Boards that Value Learning

When most nonprofit leaders think of “board development,” they think of formal, group-based training events – usually held outside of regularly scheduled meetings.

If the board has brought in a consultant, members want to make the most of that fee-based time; so they direct that person to cram as much information into as few hours as possible.  A thriving cottage consulting industry, involving thousands of board hours every year, stands on that model.

There’s just one problem: it ignores how adults really learn. It also ignores the rich ways in which boards already are learning – and the chance to use those opportunities in more deliberate and productive ways.

Boards that value learning understand that, while formal events have a place in board development, they are not the only (nor necessarily effective) places to build collective capacity. They know that, if they’ve recruited strategically, knowledge already exists in the room – and group capacity expands when they access it.  They also expect that members share expertise, skills, etc., as part of their commitment to the group and the organization. They seek it. They use it. They reward it.

Boards that value learning build their collective capacity to explore, deliberate and make decisions that advance their organization’s vision and mission. Because they are aware of the many forms that organizational knowledge takes, they are more deliberate in identifying learning needs on an ongoing basis. These boards routinely ask, “What do we need to know/understand/do to make the best possible decision?“ They seek innovative ways to meet those learning needs and use what they discover to inform deliberations. They make more thoughtful, higher-impact decisions, because they have access to a broader context for understanding and responding to community needs.

Boards that value learning

  • Recruit for intellectual curiosity as much as they do specific skills or professional backgrounds;
  • Expect members to look beyond the quick, obvious answers to questions – especially those impacting vision, mission and values;
  • Build meetings agendas around large questions and open spaces to explore them;
  • Expect members to research issues, read meeting resources ahead of time, and come prepared to engage deliberately and thoughtfully;
  • Have a broader community-focused perspective on the issues, because members constantly seek out, listen to, and share stakeholder feedback;

Finally, boards that value learning create an environment where committed community leaders are able to experience true engagement, where they are able to participate in meaningful work that feeds the motivations that inspired them to accept the invitation to serve. Because they can see how their contributions make a difference, they are inspired to deepen and broaden the roles they have in vision and mission advancement. Along the way, member enthusiasm for your organization’s purpose and work spreads to those with whom they share your story.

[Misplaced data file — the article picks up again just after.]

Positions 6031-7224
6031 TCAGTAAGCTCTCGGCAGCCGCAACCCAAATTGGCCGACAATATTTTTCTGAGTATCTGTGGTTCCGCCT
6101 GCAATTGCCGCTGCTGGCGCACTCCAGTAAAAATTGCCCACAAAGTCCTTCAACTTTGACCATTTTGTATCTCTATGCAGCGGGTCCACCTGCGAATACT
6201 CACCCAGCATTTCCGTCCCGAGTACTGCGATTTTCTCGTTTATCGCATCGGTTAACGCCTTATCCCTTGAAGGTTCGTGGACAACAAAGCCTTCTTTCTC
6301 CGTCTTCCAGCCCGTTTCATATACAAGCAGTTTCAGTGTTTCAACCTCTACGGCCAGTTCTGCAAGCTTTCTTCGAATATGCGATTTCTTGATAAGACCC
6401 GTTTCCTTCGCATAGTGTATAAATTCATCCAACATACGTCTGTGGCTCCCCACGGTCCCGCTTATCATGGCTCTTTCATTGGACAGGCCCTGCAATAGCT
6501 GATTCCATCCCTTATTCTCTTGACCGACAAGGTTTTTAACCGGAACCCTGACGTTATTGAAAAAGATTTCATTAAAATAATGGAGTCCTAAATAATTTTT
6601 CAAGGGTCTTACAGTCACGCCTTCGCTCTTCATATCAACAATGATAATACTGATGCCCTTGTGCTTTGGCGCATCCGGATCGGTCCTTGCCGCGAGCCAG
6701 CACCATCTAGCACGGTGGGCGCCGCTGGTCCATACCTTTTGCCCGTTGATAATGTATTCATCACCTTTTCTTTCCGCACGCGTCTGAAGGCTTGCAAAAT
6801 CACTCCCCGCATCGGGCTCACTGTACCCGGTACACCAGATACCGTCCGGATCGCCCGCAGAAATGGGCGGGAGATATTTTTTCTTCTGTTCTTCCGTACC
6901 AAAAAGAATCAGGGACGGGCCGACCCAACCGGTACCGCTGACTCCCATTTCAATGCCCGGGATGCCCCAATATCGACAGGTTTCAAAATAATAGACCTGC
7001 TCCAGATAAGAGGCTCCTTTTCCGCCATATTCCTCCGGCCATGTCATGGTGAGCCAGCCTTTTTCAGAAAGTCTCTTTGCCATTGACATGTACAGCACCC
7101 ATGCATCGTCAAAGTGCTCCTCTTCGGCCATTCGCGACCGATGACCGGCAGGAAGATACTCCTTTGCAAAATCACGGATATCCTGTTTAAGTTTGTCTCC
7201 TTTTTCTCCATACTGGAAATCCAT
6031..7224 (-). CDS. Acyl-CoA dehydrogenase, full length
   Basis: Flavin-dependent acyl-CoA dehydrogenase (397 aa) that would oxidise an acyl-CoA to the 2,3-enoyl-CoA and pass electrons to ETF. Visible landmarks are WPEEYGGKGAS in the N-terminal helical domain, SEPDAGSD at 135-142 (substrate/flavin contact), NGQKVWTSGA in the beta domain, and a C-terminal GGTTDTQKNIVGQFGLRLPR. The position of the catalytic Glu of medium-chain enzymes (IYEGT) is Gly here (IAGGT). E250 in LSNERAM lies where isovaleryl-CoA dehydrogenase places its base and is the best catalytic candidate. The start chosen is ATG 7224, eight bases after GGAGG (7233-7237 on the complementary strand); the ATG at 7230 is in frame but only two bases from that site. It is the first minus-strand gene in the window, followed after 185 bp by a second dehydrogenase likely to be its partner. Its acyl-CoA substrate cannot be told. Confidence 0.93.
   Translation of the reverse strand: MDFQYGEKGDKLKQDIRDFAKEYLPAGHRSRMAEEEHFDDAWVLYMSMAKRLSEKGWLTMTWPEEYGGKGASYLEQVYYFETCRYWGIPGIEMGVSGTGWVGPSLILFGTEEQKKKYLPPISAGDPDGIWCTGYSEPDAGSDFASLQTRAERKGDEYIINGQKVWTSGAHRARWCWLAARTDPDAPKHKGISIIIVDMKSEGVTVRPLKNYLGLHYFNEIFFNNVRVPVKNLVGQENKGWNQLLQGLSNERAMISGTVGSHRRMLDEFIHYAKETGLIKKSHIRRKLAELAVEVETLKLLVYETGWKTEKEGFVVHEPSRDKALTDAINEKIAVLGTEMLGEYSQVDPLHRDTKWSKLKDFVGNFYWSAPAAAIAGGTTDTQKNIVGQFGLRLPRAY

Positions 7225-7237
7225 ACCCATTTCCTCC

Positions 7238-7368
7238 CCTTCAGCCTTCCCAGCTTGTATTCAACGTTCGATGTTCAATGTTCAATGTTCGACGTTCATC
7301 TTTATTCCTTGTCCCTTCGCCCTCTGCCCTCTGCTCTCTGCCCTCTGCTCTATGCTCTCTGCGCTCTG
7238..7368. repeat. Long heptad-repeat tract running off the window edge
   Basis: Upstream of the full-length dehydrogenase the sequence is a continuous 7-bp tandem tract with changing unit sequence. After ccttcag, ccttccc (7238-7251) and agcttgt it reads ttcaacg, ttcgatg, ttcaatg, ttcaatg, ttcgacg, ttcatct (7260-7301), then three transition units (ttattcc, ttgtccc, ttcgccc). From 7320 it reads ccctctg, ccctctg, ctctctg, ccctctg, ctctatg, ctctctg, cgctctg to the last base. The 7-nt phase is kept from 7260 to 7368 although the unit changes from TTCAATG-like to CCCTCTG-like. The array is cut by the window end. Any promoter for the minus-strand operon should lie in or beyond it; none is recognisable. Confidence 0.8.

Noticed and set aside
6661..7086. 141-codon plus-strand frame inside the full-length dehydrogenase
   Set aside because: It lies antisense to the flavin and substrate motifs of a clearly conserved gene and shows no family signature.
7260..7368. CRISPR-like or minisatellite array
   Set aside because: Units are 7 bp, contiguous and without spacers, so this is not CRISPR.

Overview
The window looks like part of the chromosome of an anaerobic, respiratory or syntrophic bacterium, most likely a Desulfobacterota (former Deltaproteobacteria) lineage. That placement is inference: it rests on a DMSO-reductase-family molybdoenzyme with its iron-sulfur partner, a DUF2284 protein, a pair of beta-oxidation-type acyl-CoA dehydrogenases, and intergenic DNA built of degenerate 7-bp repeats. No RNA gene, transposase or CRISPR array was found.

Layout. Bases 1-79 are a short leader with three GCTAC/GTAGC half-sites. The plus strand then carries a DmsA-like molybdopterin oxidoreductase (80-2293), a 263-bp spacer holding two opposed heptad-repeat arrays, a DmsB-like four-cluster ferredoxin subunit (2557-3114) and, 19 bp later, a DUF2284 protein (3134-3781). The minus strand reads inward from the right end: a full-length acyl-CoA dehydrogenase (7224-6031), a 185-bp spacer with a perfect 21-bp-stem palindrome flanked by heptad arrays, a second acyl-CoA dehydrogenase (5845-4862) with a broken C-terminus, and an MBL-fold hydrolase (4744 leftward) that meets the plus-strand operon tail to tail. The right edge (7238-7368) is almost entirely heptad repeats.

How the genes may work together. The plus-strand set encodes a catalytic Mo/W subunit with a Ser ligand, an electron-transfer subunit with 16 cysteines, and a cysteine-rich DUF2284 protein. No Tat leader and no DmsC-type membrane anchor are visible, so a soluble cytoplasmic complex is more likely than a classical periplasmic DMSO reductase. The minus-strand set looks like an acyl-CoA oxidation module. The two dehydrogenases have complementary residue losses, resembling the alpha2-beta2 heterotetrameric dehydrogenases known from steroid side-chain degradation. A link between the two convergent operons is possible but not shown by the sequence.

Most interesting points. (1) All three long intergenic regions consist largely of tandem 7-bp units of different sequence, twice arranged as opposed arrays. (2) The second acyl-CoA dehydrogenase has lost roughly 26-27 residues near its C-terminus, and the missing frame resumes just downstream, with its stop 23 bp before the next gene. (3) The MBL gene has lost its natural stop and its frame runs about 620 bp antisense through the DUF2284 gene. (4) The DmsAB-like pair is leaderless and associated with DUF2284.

2 thoughts on “Boards that Value Learning”

  1. Great post. Completely agree. A learning culture, within the context of governance and oversight, is a very good thing. I am privileged to currently serve in the context of a super smart board of directors, yet also a board with humility. They like to learn. They admit what they don’t know. And we all help each other grow stronger/better/faster (plus have a little fun along the way).

    I have definitely had board experiences that are not this way. And I strongly recommend the kind of dedication to board learning that you describe here.

    All the best,

  2. I’m so grateful for your feedback, Peter – and especially interested in hearing more about the board you’ve described. I was fortunate enough to encounter a similar kind of board culture when I was conducting the research behind the approach that I’ve shared here. What struck me was how they inherently recognized they didn’t have all of the answers – and the comfort with which they regularly posed questions that naturally led them to focus on their governance responsibilities and stewardship of the vision and mission of the organization. The capacity to recognize what they don’t know, that you mention here and that I witnessed, is both especially critical and challenging.

    And fun! Whew! Imagine the possibilities that exist in an environment where boards are engaged and active participants in creating something together. Love that!

    As you know, I address board learning in its many forms is the focus of my blog, The Laramie Board Learning Project ( At the moment, those key posts are interspersed throughout the archives (and embedded in virtually every post. I can’t help myself.). But I plan to create a new page listing links to all entries that are learning-specific topics within the week.


Leave a Comment